Sunday, September 6, 2009

Soba
Soba has got to be one of the world's easiest dish to prepare. All you need to buy are the noodles and the sauce to dip the soba in. Hubby and I have been contemplating to cook soba at home for quite a while, but the chance never really came along as he was traveling a lot a couple of months back. Now that the project is over, we can explore a little :P

We did some research and cooking soba is just so easy. Buy the noodles and a bottle of the tsuyu (soup base)! We were walking pass Shojikiya in 1Utama, when we spotted them having a promotion on their tsuyu range. "Oh heck!" we thought. "Let's get a bottle and cook soba at home!"

Just our luck too, as one of their staff was preparing to cook some soba for shoppers to try! :D So we chatted with her and asked her about cooking soba. She told us that soba would take about 5-7 minutes to cook, but if we're not sure, always take a small bite. Soba should be cooked al' dente, she said, as cooking it too long would make it too soft. As for the tsuyu, she told us there are 2 types available in Shojikiya: the concentrated type and the ready-mix. She mentioned that some people may not like the ready-mix type, as it is a little too watery. Hence we got ourselves the concentrated type.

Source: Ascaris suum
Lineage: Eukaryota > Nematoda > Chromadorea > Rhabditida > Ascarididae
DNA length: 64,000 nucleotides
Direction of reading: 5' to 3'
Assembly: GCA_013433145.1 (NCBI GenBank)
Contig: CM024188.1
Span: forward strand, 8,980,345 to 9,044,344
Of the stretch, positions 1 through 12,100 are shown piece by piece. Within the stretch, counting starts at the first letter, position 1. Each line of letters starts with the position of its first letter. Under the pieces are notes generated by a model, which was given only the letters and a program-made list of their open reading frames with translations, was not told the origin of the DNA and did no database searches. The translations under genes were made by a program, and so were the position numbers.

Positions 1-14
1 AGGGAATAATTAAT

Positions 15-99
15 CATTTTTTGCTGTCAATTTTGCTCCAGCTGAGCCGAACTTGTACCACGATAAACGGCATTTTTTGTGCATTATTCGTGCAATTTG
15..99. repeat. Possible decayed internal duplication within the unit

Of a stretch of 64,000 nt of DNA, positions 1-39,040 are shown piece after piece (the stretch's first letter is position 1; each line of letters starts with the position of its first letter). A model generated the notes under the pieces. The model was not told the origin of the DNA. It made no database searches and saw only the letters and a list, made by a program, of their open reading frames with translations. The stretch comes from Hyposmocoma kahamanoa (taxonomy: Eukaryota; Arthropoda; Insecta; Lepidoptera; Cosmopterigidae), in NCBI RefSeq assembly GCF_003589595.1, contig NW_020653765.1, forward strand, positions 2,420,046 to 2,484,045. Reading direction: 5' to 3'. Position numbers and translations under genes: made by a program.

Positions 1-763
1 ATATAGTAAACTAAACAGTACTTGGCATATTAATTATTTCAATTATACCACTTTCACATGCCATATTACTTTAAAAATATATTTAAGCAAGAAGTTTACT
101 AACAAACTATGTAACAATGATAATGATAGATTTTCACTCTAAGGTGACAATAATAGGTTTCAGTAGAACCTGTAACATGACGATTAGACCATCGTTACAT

Concentrated tsuyu.
The ratio for tsuyu and water is simple: 1:2 (one portion tsuyu to 2 portions of water). Very simple, right? And if you like it to have a stronger flavour, just add more tsuyu (but that would mean a pretty salty soup base, ehehehehe!).

Soba (buckwheat).

Some soba packs have been nicely pre-packed for you in individual servings. Some packs are 90 grams per serving, while some are 100 grams per helping. You can easily buy soba from supermarkets and hypermarkets. For our first attempt, the soba we bought is a mixture of wheat & buckwheat (according to Wikipedia, that's the Ni-hachi soba).

Here's how you prepare the chilled soba:
1) Boil a pot of water.
2) Put the soba into the boiling water and cook for 5 minutes (or until the texture is al' dente).
3) While waiting for the soba to cook, prepare the dipping sauce in a small bowl (1:2 ratio).
4) Dish the soba out and place it into a bowl of ice water for a few seconds. Remove the soba from the ice water and place them onto a plate (or if you have the bamboo tray a.k.a zaru, that would be a bonus to let the excess water drain off).
5) Serve the dipping sauce with dried seaweed, grated radish and spring onions (a quail egg is optional).


Ta-da! Our soba is ready to be consumed! The texture of the soba was just nice, OM NOM NOM NOM NOM! Not only was the soba and dipping sauce tasty, it was also a refreshing change from our usual meal (not to mention healthy too). The next round, we're gonna get some cha soba (green tea soba) and give that a go!

3 comments:

Cha soba is great - it's better than regular soba!

Trust me you'll love it even more. After that I never turned back. :D

Raw quail egg leh... Hehehe. :P~~~